Newspaper review: Papers trace suicide bomb trail
The Daily Express takes one look at the suicide bombing in Sweden and concludes that "once again, all Islamist roads lead back to Britain".
And not just Britain, as the Daily Telegraph points out, but Luton.
The Independent is one of the papers to explore how "Luton became the epicentre of the global clash of civilizations".
The Times suggests industrial decline left a "combustible atmosphere, racial tensions, high unemployment and the highest crime rate in the region".
The Sun finds some "positive side" to the suicide bombing in Sweden.
"The vast majority of regular worshippers" at the bomber's mosque wanted nothing to do with "his ravings", and threw him out, it says.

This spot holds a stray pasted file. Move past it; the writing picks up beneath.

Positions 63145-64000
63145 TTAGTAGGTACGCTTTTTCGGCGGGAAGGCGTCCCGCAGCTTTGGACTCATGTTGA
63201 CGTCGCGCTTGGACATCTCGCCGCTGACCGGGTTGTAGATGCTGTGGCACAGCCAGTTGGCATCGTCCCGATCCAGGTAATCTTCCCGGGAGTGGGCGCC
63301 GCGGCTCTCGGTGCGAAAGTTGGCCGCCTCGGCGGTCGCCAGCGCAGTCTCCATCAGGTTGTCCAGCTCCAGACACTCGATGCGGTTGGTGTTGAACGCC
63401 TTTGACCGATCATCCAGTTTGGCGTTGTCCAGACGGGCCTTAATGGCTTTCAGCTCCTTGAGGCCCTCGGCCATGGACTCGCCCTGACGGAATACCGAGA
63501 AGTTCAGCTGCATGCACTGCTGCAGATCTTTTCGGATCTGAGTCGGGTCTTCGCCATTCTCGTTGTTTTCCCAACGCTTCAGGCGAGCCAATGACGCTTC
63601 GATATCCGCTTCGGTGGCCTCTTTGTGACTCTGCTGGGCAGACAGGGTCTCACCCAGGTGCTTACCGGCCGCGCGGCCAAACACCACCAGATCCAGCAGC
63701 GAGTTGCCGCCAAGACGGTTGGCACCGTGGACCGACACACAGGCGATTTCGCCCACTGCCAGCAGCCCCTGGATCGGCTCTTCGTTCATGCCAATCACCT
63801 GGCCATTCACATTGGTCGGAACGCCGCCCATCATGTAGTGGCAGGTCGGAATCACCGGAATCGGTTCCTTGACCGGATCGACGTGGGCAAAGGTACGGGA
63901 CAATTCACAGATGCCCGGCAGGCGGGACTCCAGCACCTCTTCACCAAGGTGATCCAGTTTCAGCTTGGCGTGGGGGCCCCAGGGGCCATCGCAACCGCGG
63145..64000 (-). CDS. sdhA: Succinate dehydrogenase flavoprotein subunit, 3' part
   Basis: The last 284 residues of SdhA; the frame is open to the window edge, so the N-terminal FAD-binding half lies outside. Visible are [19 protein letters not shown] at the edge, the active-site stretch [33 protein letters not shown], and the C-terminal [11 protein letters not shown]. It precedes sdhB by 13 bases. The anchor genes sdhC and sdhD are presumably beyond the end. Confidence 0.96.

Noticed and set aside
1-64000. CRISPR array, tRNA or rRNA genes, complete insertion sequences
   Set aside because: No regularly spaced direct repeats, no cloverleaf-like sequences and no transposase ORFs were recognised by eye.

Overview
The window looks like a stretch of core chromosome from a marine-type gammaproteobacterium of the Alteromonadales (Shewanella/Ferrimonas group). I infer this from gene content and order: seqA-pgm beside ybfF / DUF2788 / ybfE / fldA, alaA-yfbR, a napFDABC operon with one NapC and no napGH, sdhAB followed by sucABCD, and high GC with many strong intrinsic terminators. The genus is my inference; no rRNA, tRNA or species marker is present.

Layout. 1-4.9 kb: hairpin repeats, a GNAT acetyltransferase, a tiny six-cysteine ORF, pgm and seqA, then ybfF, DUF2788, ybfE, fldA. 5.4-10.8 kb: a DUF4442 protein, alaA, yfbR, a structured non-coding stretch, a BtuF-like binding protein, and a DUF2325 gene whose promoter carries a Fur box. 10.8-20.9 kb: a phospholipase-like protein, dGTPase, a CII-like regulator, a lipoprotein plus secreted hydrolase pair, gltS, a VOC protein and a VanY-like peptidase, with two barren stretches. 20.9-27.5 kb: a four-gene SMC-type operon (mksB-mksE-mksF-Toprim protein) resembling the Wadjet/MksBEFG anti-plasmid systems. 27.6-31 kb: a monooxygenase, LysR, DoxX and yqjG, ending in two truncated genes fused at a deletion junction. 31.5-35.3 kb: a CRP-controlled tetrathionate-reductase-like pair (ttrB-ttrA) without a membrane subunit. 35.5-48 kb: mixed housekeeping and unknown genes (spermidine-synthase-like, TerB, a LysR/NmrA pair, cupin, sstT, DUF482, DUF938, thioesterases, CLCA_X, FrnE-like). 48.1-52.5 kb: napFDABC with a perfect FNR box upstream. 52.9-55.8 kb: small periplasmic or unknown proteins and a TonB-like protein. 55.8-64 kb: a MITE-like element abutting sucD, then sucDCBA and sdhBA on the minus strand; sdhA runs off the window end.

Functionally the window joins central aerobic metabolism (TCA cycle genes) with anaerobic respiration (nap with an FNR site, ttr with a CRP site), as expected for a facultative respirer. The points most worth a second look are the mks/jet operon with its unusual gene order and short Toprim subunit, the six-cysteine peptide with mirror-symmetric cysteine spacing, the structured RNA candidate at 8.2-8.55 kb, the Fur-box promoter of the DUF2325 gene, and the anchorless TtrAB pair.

But the Daily Mail calculates that about 30 Muslim graduates from British universities have been involved in terrorist outrages.
The paper wants to know why UK colleges have become what it calls a "nursery for terror".
Writing in the Times, former Tory leader Lord Howard describes Ken Clarke's proposals for the criminal justice system as "fatally flawed".
Lord Howard argues that prison does deter criminals and that it protects the public while offenders are inside.
He is offended by the way Mr Clarke dismisses his critics and concludes that the home secretary is "wrong about everything, especially crime".
The Daily Mirror tells us that a white Christmas is "now almost certain".
The Sun adds another cause for anxiety - "strike misery on the trains." But the Daily Express is determined to look on the bright side.
It says that snow may bring havoc, but "who could deny that a carpet of white on the back lawn is a perfect accompaniment to Christmas lunch?"